Pioneered in the 1950s, and embraced by a number of prominent architects in the 1960s, brutalism offered a marked, almost revolutionary, contrast to all that had gone before it. And, whether you see it as a celebration of an unpretentious and honest aesthetic, or an ugly grey carbuncle more suited to nuclear power stations, there is no denying that brutalism remains one of architecture’s most divisive styles.
But what is brutalism? And how did it come to be adapted for prominent arts buildings, such as here at Southbank Centre? To gain an insight into brutalist architecture we spoke to Richard Battye, Project Architect for Feilden Clegg Bradley Studios, and lead architect on the recently completed restoration of our own brutalist venues; Queen Elizabeth Hall, Purcell Room and Hayward Gallery.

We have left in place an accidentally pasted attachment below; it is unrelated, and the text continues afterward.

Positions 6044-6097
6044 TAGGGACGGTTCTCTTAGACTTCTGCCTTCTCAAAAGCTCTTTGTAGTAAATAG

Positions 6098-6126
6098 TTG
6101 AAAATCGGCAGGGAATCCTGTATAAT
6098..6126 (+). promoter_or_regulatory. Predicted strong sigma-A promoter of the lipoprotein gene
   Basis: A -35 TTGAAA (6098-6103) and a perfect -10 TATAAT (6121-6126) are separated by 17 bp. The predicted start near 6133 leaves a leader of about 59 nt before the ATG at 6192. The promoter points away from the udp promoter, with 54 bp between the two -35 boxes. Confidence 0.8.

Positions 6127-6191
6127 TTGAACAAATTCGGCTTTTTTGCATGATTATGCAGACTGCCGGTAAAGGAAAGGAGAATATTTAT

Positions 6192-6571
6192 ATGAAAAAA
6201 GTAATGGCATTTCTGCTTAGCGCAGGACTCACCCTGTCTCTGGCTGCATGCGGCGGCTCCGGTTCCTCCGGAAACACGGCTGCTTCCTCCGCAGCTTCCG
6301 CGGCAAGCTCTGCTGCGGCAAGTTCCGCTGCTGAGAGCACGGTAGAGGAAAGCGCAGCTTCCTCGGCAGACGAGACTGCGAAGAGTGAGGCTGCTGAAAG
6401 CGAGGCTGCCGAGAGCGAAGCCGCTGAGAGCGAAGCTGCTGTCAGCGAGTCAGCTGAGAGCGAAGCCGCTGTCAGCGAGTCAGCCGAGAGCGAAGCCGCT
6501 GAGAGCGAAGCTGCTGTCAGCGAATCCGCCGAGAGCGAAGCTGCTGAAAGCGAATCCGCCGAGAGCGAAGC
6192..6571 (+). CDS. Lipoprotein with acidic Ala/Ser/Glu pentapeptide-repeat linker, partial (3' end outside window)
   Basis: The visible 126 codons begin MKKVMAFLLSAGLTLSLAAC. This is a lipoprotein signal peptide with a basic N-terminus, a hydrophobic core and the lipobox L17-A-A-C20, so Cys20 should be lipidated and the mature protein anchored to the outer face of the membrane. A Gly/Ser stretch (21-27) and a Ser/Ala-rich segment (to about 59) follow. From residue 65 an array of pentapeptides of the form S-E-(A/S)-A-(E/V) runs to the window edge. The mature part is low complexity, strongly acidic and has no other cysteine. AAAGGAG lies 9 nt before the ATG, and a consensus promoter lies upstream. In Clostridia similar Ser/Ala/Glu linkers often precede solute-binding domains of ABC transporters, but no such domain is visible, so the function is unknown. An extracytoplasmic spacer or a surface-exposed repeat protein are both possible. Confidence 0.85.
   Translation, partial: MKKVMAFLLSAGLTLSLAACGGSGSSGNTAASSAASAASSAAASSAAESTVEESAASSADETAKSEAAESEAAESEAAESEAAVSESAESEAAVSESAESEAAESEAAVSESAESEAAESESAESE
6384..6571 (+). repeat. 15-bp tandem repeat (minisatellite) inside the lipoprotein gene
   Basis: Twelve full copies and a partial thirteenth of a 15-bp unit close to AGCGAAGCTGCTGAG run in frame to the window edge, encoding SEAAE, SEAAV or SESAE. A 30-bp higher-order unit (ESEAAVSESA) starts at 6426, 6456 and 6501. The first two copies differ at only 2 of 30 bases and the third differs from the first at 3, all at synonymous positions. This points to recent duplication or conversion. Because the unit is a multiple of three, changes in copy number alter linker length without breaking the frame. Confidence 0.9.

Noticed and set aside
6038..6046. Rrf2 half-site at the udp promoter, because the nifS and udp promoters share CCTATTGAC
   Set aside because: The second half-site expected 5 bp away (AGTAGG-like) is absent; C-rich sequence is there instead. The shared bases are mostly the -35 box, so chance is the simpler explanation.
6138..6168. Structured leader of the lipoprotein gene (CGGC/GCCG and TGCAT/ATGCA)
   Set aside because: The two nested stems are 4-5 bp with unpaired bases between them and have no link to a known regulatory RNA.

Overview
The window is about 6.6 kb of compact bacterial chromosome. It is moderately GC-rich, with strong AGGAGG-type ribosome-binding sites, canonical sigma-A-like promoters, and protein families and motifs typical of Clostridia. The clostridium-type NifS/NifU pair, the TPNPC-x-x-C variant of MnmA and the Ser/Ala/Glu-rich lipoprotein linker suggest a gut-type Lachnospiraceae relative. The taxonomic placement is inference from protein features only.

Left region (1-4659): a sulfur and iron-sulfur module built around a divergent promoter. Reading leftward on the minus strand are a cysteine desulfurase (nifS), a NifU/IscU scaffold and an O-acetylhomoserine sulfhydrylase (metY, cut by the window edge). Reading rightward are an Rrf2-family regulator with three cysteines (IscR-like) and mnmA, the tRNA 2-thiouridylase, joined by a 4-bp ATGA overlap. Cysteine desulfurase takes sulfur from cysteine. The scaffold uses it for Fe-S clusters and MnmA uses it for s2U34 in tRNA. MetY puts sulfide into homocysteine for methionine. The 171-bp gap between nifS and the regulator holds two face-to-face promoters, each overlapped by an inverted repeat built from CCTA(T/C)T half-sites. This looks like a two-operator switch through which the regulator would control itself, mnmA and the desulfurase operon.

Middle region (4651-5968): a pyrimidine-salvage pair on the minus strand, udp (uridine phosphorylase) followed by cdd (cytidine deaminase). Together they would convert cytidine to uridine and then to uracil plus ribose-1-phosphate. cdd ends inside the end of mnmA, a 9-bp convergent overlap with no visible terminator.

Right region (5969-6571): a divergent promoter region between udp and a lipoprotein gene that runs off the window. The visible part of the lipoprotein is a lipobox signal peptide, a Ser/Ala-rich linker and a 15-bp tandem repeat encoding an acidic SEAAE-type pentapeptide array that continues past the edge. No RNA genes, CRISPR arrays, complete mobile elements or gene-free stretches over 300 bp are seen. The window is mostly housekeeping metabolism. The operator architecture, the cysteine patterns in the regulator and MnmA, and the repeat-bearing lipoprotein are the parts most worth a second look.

A Child's Guide to Brutalism, a new display on brutalist architecture, for both children and adults, can be experienced in our Archive Studio until 1 July.
To celebrate the reopening of Queen Elizabeth Hall and Purcell Room, Dr. Otto Saumarez Smith, Shuffrey Junior Research Fellow in Architectural History at Lincoln College, University of Oxford, took a closer look at the history and architecture of these brutalist icons.